Developer Mark Quinn 18 months ago offered to build the shell of a hospital in return for permission for 2,000 homes - but more money will be needed to kit it out.
Mr Quinn told KentOnline he was surprised by the Prime Minister's announcement.
"But as we have always said it makes perfect sense to have main hospital in Canterbury which is most central to east Kent," he said.
"I would simply say that we are cautiously optimistic it will happen and we, as a developer, and the land owner remain ready to deliver."
Mr Quinn says the cost of building the shell will be up to £140 million including car parking and the arrangement will include land for building of 2,000 homes.
He has already said the shell would be built before work starts on the homes.
In August, Canterbury Conservative parliamentary candidate Anna Firth and Faversham MP Helen Whately said they were teaming up to convince the Prime Minister to back the "super hospital" bid.
And at the party conference this week, Ms Firth said she had persuaded the Health Secretary to visit the constituency and discuss further the "urgent need" to upgrade the hospital.
Mr Green has previously described the Canterbury proposals as "mad".
But outgoing Kent County Council leader Paul Carter last week described the current Kent & Canterbury Hospital as "unfit for purpose".
Speaking at a meeting of the health reform and public health cabinet committee, the Tory said: "We need to use every trick in the book and piece of innovation to try and make sure the new hospital happens.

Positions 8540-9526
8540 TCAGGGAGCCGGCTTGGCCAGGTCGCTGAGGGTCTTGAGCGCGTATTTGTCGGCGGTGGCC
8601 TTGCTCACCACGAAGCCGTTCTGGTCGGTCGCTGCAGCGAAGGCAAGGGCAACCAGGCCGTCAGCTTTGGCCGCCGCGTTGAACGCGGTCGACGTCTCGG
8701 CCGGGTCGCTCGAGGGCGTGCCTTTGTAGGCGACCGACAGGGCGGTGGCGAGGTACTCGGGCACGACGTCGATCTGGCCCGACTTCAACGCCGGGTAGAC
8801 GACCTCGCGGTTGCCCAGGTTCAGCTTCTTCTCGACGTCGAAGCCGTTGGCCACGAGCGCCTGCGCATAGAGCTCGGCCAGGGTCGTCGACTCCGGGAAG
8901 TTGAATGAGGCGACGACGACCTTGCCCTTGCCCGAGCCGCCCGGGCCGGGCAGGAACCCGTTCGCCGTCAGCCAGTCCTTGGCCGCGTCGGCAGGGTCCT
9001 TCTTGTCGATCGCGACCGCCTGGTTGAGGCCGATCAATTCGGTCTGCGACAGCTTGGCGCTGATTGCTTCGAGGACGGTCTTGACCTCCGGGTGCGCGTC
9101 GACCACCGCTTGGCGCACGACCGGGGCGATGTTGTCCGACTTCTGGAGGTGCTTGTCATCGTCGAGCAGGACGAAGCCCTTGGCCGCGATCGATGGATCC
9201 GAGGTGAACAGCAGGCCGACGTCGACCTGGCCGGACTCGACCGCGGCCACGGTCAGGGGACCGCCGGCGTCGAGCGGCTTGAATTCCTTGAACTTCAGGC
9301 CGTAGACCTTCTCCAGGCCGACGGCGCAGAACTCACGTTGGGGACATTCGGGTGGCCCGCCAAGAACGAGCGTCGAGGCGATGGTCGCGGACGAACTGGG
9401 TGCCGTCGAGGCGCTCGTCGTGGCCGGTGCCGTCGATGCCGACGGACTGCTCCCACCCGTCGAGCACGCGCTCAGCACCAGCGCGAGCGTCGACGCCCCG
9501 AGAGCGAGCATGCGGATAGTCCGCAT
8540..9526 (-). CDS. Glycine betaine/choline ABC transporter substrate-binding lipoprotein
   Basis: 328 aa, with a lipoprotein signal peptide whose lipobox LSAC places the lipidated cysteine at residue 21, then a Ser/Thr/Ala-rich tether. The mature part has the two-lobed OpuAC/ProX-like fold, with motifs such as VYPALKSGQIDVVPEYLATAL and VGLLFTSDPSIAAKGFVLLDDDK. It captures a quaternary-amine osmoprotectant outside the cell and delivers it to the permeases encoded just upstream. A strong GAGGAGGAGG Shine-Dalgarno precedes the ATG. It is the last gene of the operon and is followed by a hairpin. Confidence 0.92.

"I can assure you there is an enormous amount of work going on behind the scenes to facilitate the building of a new hospital."
Ms Firth says she is delighted the Prime Minister "recognises the need for a new hospital in Canterbury".
"I have been working hard on this while up here in Manchester," she said. "I have spoken to Matt Hancock and I am continuing to work with Kent MPs to get more investment in the East Kent NHS trust to make this happen."
North Thanet MP Sir Roger Gale welcomed investment in a new hospital building at Canterbury - but warned it would be the wrong location to centralise services.
He said: “While the quality of medicine at the Kent and Canterbury hospital is excellent, the estate is dilapidated and no longer fit for purpose.
"I welcome investment in a new building to replace the existing premises that are currently used by very many of my constituents and indeed by myself.
"This does not, however, represent a proposal for a new ‘super hospital’ centralising services which, if ever constructed, would need to be at a different and geographically better transport location to serve the whole of East Kent."